lua-users home
lua-l archive

[Date Prev][Date Next][Thread Prev][Thread Next] [Date Index] [Thread Index]

skaller wrote:
In reality, the arguments about blocking I/O and threads
are all peculiar to Unix -- how to take the C/Unix API
and work around the fact it was never designed to
do anything in real time.


intent, which is the RTOS I know best, has true asynchronous I/O: everything is done using callbacks. When a device completes an operation, the appropriate callback is pushed onto the process' callback FIFO; the next time the scheduler needs to reschedule the process, the next item on the FIFO gets popped and executed.

The advantage is that from a process' point of view, all I/O is O(1) regardless of how many pending requests there are. Unfortunately, the disadvantage is that all the work happens inside callbacks, so if you want absolute top performance (i.e., your callback doesn't just kick another process that's been blocked) you end up with state machines.

VxWorks, which is another RTOS I've dealt with, uses the traditional Unix model of blocking I/O. You need one task per blocked operation. This is fairly unpleasant, and it's amazingly hard to cancel a pending operation --- the only technique I found was to delete the task; and that showed up a number of bugs in the device drivers.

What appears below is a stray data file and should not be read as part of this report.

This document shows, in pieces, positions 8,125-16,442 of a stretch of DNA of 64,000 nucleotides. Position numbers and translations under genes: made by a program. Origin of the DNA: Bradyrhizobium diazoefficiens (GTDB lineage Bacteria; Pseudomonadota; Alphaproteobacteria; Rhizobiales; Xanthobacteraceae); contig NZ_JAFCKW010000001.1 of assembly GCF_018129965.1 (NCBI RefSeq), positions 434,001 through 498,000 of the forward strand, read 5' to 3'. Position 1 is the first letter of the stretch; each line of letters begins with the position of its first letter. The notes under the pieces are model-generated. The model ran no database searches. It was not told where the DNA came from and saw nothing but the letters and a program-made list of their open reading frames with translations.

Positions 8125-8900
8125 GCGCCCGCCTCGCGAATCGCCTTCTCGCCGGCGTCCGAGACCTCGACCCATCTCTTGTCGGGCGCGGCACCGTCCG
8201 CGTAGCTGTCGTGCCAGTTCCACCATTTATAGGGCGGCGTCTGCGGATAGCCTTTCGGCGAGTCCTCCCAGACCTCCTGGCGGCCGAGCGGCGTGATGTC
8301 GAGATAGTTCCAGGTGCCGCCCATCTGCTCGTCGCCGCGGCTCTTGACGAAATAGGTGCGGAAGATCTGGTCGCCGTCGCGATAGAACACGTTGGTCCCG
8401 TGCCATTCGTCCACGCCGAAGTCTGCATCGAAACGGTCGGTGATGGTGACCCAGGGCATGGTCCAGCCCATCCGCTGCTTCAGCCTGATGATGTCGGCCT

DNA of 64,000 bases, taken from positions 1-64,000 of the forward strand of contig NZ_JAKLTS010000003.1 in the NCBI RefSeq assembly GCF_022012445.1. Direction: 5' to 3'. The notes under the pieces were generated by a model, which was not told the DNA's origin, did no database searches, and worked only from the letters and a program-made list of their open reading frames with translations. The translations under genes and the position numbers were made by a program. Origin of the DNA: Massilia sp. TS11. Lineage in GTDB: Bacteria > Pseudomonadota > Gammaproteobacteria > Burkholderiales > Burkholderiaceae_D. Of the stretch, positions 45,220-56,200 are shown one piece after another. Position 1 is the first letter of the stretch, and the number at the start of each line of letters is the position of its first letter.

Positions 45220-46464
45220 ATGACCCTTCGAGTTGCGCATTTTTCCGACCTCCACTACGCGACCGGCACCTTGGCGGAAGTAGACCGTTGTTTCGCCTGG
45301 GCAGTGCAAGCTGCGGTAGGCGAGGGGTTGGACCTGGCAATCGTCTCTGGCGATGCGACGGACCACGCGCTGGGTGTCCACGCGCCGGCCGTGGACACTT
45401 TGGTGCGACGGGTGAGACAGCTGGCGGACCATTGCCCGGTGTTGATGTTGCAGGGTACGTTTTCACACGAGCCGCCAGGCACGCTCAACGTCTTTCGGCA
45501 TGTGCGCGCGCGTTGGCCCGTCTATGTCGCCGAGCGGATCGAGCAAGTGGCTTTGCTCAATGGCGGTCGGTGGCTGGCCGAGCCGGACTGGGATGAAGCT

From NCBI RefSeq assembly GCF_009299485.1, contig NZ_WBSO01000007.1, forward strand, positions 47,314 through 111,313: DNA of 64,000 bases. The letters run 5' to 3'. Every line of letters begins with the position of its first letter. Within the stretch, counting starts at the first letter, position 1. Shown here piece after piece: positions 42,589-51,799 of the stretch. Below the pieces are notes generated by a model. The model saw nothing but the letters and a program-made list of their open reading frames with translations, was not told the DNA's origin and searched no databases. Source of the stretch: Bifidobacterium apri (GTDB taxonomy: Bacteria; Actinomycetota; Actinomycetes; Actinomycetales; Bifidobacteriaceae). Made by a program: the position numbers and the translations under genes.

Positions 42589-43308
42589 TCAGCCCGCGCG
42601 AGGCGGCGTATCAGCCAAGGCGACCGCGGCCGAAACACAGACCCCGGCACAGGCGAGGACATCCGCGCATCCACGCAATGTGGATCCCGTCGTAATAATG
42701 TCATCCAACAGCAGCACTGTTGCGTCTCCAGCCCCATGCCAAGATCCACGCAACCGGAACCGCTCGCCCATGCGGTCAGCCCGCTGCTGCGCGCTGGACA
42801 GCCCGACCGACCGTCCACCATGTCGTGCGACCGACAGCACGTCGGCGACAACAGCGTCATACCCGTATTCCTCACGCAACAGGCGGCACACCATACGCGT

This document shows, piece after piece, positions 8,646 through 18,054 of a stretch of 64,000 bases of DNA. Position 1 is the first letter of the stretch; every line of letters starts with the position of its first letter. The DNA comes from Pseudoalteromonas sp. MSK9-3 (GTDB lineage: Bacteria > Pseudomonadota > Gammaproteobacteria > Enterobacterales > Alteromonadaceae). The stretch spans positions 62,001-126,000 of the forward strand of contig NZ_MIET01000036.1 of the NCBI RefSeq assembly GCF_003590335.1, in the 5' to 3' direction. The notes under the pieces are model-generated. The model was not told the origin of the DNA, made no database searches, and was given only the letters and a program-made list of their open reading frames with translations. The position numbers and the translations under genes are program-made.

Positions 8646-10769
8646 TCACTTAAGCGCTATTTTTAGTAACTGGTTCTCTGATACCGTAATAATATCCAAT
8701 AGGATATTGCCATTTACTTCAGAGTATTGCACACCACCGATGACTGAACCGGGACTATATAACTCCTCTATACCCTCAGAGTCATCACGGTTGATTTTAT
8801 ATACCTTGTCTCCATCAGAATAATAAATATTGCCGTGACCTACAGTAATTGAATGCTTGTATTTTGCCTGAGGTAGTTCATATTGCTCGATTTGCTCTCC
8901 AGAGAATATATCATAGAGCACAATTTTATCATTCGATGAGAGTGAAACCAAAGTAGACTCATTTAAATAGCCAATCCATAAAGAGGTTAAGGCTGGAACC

The *real* I/O on a decent
box is concurrent anyhow (using DMA etc) so the issue
isn't how to get asynch I/O .. but how to get rid of it.

Emulating sync I/O on top of async is *easy*...

function blockingio()
	local semaphore =
	local callback = function()


Doing it the other way round is not.

This is what Unix does .. gets rid of asychronous I/O
because it is too hard to program with, and inefficient
in the time sharing batch processing environment Unix
was designed for.

*nods, again*

In a way it's a shame that Unix took off so much. It's an amazingly flexible, powerful system --- at least as originally planned; Plan9 is pretty much the only Unix that followed the original design philosophy --- but it's terribly suited for doing a lot of tasks that it's now being used for.

Asynchronous I/O is just one example. Another one is proper use of the memory manager. There's no reason why you can't have a persistant pointer to a file; dereference the pointer and the appropriate file is opened and a block read. This would trivialise the bulk of most program's file I/O; MULTICS did it years ago; but you can't do it on a Unix because the underlying design doesn't let you do that sort of thing. Sigh.

In an attempt to bring the discussion back on topic: you know what would be really, really useful for Lua? A standard scheduler. Coroutines are superb things, but if you actually want to use them for anything non-trivial you start having to write a scheduler. It would be really useful to have a simple, extendable, standard scheduler that could be used as the core for servers and the like. I know there are a number out there, but they're all tailored for a particular application. Imagine how much code could be thrown away by having a standard one.

[insert interesting .sig here]